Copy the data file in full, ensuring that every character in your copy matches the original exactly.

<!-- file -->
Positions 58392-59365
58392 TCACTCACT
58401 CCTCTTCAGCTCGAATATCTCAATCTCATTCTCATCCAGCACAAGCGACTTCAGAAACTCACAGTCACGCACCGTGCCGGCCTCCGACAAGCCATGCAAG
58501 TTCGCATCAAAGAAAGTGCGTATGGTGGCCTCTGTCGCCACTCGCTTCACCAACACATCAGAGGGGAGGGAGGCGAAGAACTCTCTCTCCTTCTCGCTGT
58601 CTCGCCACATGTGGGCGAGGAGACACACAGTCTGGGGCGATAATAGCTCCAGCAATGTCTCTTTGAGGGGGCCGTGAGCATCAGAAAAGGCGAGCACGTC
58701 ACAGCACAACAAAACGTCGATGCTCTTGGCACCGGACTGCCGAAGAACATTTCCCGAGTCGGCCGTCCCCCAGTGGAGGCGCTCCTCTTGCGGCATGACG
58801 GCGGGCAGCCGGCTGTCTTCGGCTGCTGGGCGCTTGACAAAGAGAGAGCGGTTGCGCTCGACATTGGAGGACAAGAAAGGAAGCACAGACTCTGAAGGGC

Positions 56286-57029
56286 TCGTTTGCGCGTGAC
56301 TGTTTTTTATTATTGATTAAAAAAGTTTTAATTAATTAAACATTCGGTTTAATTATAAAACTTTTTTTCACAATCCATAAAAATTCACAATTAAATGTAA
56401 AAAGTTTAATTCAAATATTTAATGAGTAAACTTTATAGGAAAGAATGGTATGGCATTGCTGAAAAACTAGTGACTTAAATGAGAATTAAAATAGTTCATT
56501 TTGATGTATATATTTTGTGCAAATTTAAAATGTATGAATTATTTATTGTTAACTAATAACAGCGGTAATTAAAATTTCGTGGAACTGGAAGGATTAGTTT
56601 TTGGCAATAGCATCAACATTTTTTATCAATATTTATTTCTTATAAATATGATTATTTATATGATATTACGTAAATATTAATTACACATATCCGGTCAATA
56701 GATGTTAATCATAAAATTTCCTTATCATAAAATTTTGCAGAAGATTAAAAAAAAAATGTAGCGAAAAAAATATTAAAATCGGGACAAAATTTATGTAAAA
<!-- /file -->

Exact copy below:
Positions 58392-59365
58392 TCACTCACT
58401 CCTCTTCAGCTCGAATATCTCAATCTCATTCTCATCCAGCACAAGCGACTTCAGAAACTCACAGTCACGCACCGTGCCGGCCTCCGACAAGCCATGCAAG
58501 TTCGCATCAAAGAAAGTGCGTATGGTGGCCTCTGTCGCCACTCGCTTCACCAACACATCAGAGGGGAGGGAGGCGAAGAACTCTCTCTCCTTCTCGCTGT
58601 CTCGCCACATGTGGGCGAGGAGACACACAGTCTGGGGCGATAATAGCTCCAGCAATGTCTCTTTGAGGGGGCCGTGAGCATCAGAAAAGGCGAGCACGTC
58701 ACAGCACAACAAAACGTCGATGCTCTTGGCACCGGACTGCCGAAGAACATTTCCCGAGTCGGCCGTCCCCCAGTGGAGGCGCTCCTCTTGCGGCATGACG
58801 GCGGGCAGCCGGCTGTCTTCGGCTGCTGGGCGCTTGACAAAGAGAGAGCGGTTGCGCTCGACATTGGAGGACAAGAAAGGAAGCACAGACTCTGAAGGGC

Positions 56286-57029
56286 TCGTTTGCGCGTGAC
56301 TGTTTTTTATTATTGATTAAAAAAGTTTTAATTAATTAAACATTCGGTTTAATTATAAAACTTTTTTTCACAATCCATAAAAATTCACAATTAAATGTAA
56401 AAAGTTTAATTCAAATATTTAATGAGTAAACTTTATAGGAAAGAATGGTATGGCATTGCTGAAAAACTAGTGACTTAAATGAGAATTAAAATAGTTCATT
56501 TTGATGTATATATTTTGTGCAAATTTAAAATGTATGAATTATTTATTGTTAACTAATAACAGCGGTAATTAAAATTTCGTGGAACTGGAAGGATTAGTTT
56601 TTGGCAATAGCATCAACATTTTTTATCAATATTTATTTCTTATAAATATGATTATTTATATGATATTACGTAAATATTAATTACACATATCCGGTCAATA
56701 GATGTTAATCATAAAATTTCCTTATCATAAAATTTTGCAGAAGATTAAAAAAAAAATGTAGCGAAAAAAATATTAAAATCGGGACAAAATTTATGTAAAA